Autodesk Content service (Especially 2016) isn’t playing nice in my environment.  If you’re in a BIM environment and you’re seeing a lot of strange things happen in Office (think ghost actions 🙂 ) I recommend uninstalling it.  You’ll see the same trends in Event Viewer as pictured below.

Event 7031 Service Control Manager

These 3 errors will appear together in the Applications node of Event Viewer

Event ID: 0 Autodesk Content Service

Event ID 1026 .NET Runtime

Event ID: 1000 Application Error


From admin prompt:

msiexec /x {A37CDB58-AAE8-0000-8C13-E0F7BACB0D5F} /quiet


Back to basics – installing drivers HP Zbook 14

This isn’t a very technically deep post but the method is something that has been helpful for me dealing specifically with HP Zbook 14 laptops.  I have never had more trouble installing graphics drivers in my entire life than the two years I’ve worked with this model laptop.

Anyway, this post isn’t about much other than to say when you’re updating drivers and nothing seems to be working you can always force the install through device manager.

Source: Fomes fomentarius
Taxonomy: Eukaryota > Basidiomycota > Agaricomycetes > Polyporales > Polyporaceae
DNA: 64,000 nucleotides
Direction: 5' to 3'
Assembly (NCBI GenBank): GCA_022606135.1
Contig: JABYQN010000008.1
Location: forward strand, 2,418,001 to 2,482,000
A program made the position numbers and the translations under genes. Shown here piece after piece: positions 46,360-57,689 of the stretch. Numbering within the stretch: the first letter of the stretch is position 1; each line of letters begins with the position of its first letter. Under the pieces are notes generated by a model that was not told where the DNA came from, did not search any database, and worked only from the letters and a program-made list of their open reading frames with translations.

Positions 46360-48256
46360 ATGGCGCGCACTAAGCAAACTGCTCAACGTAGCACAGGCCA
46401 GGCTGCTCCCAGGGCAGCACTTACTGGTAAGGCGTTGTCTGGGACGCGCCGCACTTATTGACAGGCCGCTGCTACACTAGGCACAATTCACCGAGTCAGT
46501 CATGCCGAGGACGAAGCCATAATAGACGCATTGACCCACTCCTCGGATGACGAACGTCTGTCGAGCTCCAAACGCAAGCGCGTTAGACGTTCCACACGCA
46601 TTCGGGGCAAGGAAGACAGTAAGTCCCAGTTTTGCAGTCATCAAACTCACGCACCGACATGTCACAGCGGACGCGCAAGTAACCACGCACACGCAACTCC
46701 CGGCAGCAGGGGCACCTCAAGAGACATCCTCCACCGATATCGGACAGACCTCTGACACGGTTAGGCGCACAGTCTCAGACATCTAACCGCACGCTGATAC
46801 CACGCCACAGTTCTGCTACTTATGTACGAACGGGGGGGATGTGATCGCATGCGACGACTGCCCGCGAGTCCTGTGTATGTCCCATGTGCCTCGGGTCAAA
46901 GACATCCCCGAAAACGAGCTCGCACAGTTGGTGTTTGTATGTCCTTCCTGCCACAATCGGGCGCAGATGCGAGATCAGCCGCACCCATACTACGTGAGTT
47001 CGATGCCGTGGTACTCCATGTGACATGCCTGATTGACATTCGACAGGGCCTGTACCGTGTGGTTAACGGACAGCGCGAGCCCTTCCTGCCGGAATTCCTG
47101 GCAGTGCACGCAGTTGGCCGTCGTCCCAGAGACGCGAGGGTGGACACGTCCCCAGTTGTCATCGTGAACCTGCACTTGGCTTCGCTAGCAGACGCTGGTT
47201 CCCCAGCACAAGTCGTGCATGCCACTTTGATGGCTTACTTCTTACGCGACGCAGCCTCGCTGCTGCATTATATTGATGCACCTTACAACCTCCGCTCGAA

Just open Device Manager and navigate to Display node.  Right click the corresponding display adapter you want to update.  Pick Update Driver Software.

I have the AMD card disabled (too buggy in Windows 10) which is why it isn’t present – but this will work for both AMD and Intel.

Next pick Browse my computer for driver software

And finally, navigate to the extracted driver in the SWSETUP folder (or if you’ve manually downloaded and extracted it, navigate to there). And then complete the Wizard.


That’s it!  Super simple and saves a lot of headaches.

Enabling Wireless on the 6th gen NUC using Server 2016 TP4

This one is pretty straight forward.  Download the wireless driver for NUC from here.

In an admin PowerShell prompt type:

Import-Module ServerManager
Add-WindowsFeature -Name Wireless-Networking

You’ll be prompted that a restart is required which you can do from the same window by typing:

Then, when you’re back up and running you can install the driver.

Hacking the network driver for 6th gen NUC